“They were trying to find out [the fire] but at that time it was already burning. Then the forklift’s gas canisters started exploding, so they took everyone away, and at that point it was unstoppable. The diesel bottles exploded, spread across the patio and took away the machines, it was just a matter of containing it”.

These are the words of father and carpenter Scott Blytt Jordens of Bishopston, who described the scenes in his shed and workshop in Cheriton Woods, Gower, on Wednesday 8th March. After Scott got a call from concerned neighbors that his barn was on fire, he ran into the woods as fast as he could.

The 42-year-old man arrived at the scene around 5:30 pm and was greeted by firefighters who were trying to reach the shed to put out the fire that had started inside. What started out as a “beautiful snowy day” in Swansea spending time with her son soon turned into a nightmare. Disturbed, Scott found himself helpless as he watched his livelihood burn before his eyes. You can get more Swansea news and other news straight to your inbox by signing up for our newsletters here.

The fire spread quickly because of the firewood.

Barn and workshop for fire damage.

A large barn fire broke out on March 8.
A large-scale barn fire broke out on March 8.

A 17-year-old rugby player was found dead because he had no mental health issues

“It is really quite desperate. You are powerless. Physically, I didn’t suffer so much. You just feel like you’re going to throw up. I just witnessed it, seriously, there’s not much you can do. [The fire service] tried really hard, but access was difficult and they just couldn’t get enough water, so it became a containment. At that point, we just had to accept that it was completely gone.”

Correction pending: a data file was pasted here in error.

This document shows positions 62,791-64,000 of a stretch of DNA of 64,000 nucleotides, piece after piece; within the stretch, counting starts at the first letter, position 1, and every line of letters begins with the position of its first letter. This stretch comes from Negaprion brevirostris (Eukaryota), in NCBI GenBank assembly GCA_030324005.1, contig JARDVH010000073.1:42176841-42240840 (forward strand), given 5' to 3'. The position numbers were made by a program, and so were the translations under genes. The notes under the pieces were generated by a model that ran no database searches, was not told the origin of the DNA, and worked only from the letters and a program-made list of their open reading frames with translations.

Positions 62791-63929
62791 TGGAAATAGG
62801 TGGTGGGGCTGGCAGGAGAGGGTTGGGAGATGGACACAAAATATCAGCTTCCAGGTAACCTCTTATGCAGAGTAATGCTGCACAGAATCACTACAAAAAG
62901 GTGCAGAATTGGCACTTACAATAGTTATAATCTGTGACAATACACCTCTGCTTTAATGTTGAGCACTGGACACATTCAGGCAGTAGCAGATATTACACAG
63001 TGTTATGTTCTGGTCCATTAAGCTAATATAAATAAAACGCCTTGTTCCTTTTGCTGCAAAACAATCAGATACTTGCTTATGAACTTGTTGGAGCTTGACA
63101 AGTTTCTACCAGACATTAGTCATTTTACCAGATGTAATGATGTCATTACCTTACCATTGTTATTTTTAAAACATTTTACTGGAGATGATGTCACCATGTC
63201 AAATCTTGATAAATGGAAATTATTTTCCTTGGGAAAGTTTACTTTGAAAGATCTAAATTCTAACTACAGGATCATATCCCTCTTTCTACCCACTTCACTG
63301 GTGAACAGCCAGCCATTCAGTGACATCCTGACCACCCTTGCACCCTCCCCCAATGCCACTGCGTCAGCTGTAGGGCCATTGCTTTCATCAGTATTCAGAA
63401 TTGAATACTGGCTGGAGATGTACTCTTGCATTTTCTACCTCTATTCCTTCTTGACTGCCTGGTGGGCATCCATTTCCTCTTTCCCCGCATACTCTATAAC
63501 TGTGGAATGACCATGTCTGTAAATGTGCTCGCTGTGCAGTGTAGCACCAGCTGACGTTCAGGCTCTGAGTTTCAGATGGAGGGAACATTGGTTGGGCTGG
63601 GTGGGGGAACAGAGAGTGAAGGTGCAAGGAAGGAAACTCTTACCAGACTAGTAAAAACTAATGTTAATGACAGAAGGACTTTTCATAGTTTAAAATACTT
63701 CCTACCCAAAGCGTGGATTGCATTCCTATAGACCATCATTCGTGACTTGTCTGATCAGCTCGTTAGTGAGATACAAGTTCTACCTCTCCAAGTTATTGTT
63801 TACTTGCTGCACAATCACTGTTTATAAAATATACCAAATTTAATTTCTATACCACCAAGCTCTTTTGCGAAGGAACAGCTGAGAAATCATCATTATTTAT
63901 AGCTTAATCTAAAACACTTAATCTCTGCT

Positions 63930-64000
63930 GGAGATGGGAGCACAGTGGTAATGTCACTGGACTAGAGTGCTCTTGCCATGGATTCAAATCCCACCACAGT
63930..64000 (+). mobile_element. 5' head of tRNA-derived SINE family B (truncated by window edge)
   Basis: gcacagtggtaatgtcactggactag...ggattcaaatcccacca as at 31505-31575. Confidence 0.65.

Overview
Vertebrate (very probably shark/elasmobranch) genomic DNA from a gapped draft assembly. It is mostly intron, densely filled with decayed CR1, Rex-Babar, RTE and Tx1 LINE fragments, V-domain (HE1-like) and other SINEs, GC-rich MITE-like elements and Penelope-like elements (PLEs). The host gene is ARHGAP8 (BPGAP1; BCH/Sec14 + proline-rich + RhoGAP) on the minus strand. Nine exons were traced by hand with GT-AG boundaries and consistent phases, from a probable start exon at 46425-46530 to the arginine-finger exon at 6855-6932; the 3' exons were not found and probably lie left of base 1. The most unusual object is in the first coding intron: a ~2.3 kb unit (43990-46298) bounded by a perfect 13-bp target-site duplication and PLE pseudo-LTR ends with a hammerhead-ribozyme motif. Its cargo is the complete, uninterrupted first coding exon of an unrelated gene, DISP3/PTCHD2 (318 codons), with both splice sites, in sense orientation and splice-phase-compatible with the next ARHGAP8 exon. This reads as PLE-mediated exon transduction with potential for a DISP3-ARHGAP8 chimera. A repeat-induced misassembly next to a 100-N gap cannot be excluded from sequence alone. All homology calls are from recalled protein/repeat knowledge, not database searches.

Crews from Swansea rushed to the Gower to fight the massive blaze, which took over twelve hours to put out. Firefighters were initially unable to properly access the listed building and needed to assess where there were certain risks to their own safety, Scott said. But at the time, the businessman knew that once the fire reached a certain part of his barn, the high-value wood that was supposed to be his income for years to come would be consumed by the flames.

“You know, it was a perfect fire. [Timber] everything was piled high with lots of air spaces to help it dry, but that’s how a fire starts. Add that to the weekly supply of fresh diesel,” said Scott.

Firefighters worked at the site until midnight to ensure the fire was fully contained, but Scott said that when he returned to the barn the next day, although it was safe because everything around it had burned, part of it was still burning. . “Sometimes I have to pinch myself. This happens? That happened? You nod in shock and reality, but I think that’s the way it is,” Scott said, adding that there was around £250,000 in damage this afternoon.

Cheriton Woods.
Cheriton Woods, where Scott’s barn was located

Scott Blytt Jordans
Scott worked as a carpenter for 20 years.

Fire damage.
Fire damage.

After purchasing woodland land in the Cheriton village of Gower in 2016, Scott has continued to grow his eco-friendly Dragonfly Creations business from the new base over the past few years. Creating products from local trees grown on the land around them, Scott and his team worked in a warehouse where raw materials, tools and equipment were stored.

Scott, who first came to Swansea in 2000 to study anthropology and fell in love with the local landscape, said hisad built a work shed in recent years and it was “everything new and shiny and exciting”.